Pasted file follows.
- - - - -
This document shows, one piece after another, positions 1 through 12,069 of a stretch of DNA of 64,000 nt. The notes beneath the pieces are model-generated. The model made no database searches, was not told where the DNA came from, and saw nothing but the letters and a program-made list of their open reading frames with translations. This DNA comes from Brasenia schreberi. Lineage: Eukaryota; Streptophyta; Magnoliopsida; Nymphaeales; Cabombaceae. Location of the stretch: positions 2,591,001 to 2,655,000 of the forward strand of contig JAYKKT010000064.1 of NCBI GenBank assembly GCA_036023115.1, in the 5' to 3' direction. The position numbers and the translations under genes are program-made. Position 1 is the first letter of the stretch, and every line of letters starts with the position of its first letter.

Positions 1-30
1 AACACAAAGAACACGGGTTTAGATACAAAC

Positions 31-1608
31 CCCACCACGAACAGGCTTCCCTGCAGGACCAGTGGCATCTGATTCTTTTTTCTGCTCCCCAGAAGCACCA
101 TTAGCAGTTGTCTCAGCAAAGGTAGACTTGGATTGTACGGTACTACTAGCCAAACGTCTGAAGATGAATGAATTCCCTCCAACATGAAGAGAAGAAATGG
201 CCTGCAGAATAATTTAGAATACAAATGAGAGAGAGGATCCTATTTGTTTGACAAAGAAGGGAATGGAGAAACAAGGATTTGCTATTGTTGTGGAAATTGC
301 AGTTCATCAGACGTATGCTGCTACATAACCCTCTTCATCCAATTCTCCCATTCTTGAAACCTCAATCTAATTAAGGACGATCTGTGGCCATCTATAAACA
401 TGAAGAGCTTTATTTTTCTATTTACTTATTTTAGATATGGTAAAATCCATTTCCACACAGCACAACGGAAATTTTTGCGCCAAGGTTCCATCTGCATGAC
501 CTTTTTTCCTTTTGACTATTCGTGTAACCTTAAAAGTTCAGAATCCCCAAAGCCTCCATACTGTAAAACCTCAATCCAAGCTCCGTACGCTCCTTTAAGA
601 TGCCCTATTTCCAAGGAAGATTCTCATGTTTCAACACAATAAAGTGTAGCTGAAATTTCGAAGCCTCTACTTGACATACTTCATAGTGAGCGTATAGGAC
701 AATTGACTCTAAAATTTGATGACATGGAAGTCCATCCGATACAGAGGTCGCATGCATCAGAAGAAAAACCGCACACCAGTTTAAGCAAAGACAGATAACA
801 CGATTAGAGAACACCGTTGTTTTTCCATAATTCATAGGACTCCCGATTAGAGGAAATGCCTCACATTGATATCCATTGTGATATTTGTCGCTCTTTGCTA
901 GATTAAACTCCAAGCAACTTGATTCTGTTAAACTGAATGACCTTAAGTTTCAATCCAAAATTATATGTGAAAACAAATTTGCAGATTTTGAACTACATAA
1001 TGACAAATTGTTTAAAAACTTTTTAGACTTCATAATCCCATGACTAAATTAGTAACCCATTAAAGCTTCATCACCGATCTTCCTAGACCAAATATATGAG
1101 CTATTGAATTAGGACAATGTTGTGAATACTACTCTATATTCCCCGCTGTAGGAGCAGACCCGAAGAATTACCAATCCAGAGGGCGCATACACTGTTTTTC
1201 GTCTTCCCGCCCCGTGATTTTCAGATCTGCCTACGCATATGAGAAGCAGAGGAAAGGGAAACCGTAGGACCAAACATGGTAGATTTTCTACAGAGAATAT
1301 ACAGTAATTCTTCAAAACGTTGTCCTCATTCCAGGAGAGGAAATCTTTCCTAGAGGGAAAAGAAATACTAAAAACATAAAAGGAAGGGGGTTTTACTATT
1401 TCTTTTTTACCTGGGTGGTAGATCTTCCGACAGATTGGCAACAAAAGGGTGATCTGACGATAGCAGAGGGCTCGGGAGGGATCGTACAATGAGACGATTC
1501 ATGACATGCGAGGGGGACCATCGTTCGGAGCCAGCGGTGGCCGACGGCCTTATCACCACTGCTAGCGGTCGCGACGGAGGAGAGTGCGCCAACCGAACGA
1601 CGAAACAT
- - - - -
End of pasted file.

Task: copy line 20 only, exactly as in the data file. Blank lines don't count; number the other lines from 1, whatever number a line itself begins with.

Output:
1501 ATGACATGCGAGGGGGACCATCGTTCGGAGCCAGCGGTGGCCGACGGCCTTATCACCACTGCTAGCGGTCGCGACGGAGGAGAGTGCGCCAACCGAACGA